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Original Issue

Arizona State


All right, let's try it again. From the top, please. And try to get it right this time. What you see here once more is the Arizona State football team. Consistent quantitative analyses show it to be a very successful specimen. It wins 75% of its games (are you listening, Los Angeles?). Its given name is Sun Devils. A characteristic of a Sun Devil is that it runs very fast. Sun Devil linemen have to be uncommonly nimble to keep from being plowed over by Sun Devil backs, who move like prairie rabbits and spend a great deal of time hopping across goal lines. They run up scores like 79-7, 66-0 and 48-17 (pay attention, New York). According to NCAA statistics, the Sun Devils were the most offensive team in the nation the past decade, averaging 27.7 points and 359 yards per game.

They are coached by Frank Kush. That's K-u-s-h. Kush has a reputation for toughness. His September basic training bivouac east of Phoenix is not to be confused with a Boy Scout camp. One of 15 children of an impoverished Pennsylvania coal-mining family, Kush played a mean middle guard at Michigan State and made All-America at 170 pounds. When he reaches across a training table, grabs a handful of shirt and snarls, "Tough? You don't know what tough times are!" he means it. In 12 years at Arizona State, Kush has never had a losing team. (Scared, maybe. But losing, no.)

Nor have his teams been truly appreciated. And this is what makes introductions of Arizona State tiresomely redundant. Three years in a row the Sun Devils have won eight of 10 games. Last year they also won the Western Athletic Conference championship and will probably win it again this year. Their star players—Tony Lorick, Curley Culp, Charley Taylor, Jerry Smith, Travis Williams, et al.—go on to make names for themselves as professionals, and Arizona State continues to make a name for itself in Tempe, Scottsdale and Mesa. Off the spine of the Rocky Mountains hardly anybody knows the name. The Sun Devils are accorded no high national rank, no bowl games.

No doubt this forced anonymity has weighed heavily on a single-minded man like Kush, but he no longer wrings his hands. In Arizona, Kush is now a big, big fish. He shows his team in a 51,000-seat stadium, with a 15,000-seat addition planned, and no competition from the pros because the school won't allow them to play there. His family has grown accustomed to the outdoorsy face of the land, and Kush has bought part interest in a fishing boat called The Polish Navy. He claims to be "perfectly content." But is he really? "Well," says Kush dreamily, "it would be a terrific shot in the arm to go to a major bowl game...."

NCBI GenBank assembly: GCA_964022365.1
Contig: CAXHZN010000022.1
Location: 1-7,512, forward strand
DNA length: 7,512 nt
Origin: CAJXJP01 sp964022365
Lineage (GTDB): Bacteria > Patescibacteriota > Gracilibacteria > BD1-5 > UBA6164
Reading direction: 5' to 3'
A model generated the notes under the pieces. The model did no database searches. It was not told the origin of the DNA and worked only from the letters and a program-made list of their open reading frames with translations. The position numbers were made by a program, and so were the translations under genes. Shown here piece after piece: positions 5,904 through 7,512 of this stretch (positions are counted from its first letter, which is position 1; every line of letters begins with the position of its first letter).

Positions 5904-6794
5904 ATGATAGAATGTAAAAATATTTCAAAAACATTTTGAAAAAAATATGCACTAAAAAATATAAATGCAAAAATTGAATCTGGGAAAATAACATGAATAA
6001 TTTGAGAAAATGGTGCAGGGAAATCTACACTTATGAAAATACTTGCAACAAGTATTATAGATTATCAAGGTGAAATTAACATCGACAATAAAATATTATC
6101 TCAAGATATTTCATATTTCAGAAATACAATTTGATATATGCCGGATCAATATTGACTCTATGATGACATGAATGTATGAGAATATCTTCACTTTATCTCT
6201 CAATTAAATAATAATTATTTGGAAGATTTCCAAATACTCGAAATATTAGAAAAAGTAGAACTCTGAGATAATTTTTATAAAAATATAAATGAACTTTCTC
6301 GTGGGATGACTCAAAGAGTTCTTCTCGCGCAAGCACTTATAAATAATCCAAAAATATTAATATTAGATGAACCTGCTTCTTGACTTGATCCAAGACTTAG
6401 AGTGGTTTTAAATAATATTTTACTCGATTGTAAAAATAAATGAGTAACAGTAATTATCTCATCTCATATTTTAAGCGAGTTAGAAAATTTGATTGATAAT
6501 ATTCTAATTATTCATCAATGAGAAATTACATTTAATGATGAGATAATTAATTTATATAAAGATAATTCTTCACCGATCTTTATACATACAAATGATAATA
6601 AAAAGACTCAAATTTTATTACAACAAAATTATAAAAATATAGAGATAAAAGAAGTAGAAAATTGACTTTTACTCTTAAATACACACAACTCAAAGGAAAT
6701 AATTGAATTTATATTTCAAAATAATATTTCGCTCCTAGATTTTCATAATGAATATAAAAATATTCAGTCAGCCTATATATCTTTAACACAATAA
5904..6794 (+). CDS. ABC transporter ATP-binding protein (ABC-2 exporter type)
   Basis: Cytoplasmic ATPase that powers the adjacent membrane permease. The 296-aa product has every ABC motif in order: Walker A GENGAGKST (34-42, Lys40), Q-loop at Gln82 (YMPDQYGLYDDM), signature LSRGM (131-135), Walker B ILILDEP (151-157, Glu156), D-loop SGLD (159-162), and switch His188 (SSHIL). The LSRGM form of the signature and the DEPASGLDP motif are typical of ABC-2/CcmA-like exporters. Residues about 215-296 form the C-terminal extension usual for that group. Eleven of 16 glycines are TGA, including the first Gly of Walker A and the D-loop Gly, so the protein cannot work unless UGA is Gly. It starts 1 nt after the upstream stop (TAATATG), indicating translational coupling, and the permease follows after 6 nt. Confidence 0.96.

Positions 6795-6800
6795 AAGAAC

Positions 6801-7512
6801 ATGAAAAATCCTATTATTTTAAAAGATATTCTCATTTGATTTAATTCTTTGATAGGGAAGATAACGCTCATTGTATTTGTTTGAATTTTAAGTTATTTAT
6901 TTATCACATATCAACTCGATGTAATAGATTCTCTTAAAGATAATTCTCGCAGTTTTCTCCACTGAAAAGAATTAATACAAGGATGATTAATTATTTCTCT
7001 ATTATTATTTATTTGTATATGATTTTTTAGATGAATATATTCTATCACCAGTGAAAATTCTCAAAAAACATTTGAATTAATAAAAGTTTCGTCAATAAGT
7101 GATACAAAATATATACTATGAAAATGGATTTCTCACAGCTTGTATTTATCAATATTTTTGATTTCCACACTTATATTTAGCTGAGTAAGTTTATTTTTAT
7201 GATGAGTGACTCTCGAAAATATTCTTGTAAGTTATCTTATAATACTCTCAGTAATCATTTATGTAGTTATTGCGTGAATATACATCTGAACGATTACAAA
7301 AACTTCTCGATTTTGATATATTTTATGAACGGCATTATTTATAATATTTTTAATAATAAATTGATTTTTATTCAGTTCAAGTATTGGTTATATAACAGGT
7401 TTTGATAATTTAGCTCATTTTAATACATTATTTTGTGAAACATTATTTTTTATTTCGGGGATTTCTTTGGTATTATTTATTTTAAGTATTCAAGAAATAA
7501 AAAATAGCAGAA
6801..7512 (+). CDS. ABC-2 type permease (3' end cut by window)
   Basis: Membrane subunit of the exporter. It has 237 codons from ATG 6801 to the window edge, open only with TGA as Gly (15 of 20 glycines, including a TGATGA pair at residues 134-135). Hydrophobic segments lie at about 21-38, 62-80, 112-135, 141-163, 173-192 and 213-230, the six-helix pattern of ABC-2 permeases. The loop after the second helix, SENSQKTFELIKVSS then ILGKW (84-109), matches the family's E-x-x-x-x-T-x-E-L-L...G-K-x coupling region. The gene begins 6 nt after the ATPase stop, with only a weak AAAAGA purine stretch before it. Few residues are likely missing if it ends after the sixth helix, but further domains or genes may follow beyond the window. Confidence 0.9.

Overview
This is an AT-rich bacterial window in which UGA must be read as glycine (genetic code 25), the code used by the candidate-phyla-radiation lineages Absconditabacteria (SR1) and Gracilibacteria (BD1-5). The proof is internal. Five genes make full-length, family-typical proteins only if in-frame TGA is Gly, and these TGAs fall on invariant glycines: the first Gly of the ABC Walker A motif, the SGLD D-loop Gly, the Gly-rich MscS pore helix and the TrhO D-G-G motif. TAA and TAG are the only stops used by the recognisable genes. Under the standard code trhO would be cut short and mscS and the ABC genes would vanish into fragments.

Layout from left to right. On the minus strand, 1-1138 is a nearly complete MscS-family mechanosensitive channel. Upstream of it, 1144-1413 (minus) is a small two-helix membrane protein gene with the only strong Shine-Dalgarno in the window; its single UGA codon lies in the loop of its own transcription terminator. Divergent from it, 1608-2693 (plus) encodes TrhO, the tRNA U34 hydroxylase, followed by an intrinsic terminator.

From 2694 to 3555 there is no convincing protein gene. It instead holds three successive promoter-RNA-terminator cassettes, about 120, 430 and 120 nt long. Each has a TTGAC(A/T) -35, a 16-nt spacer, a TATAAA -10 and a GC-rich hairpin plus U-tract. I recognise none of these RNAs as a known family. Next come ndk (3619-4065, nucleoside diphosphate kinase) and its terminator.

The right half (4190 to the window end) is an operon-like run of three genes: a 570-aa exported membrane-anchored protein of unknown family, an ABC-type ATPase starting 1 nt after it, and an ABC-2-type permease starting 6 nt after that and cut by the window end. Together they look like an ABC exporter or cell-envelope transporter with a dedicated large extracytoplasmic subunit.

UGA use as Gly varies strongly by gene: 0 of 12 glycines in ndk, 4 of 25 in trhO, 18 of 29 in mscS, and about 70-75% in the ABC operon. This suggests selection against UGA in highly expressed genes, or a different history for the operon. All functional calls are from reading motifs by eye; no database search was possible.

To that end Arizona State will be a typical Kush creation this year: excellent running backs and receivers and enough solid No. 2 cuts of beef in the line (the Coast schools continue to get the prime) to make a good stew. And, of course, speed to burn. The Devils have to have speed to perform the precise traps and quick openers Kush designs. In the application of speed Kush says, "the advantage is always ours."

Of 16 returning Devil regulars, seven were All-WAC: Halfback Dave Buchanan (908 yards, 90 points), Tackle Mike Tomco, Guard Gary Venturo, Split End Calvin Demery (45 catches, 816 yards). Defensive End Junior Ah You, Middle Guard Ted Olivo and—saving the best for last—Quarterback Joe (Spaghetti Joe) Spagnola. This is Spaghetti Joe: 6'1", 175 pounds; born in Naples, Italy; came face-to-face with a football for the first time as a high school sophomore in Paterson, N.J.; a winner in 14 of the 17 games he has started at Arizona State. As a play-action passer, he led the WAC in total offense (1,745 yards).

Now once again: the team (wake up, New Orleans) is Arizona State. The coach (you, too, Miami, Jacksonville and Dallas) is Kush, as in push. As in push harder....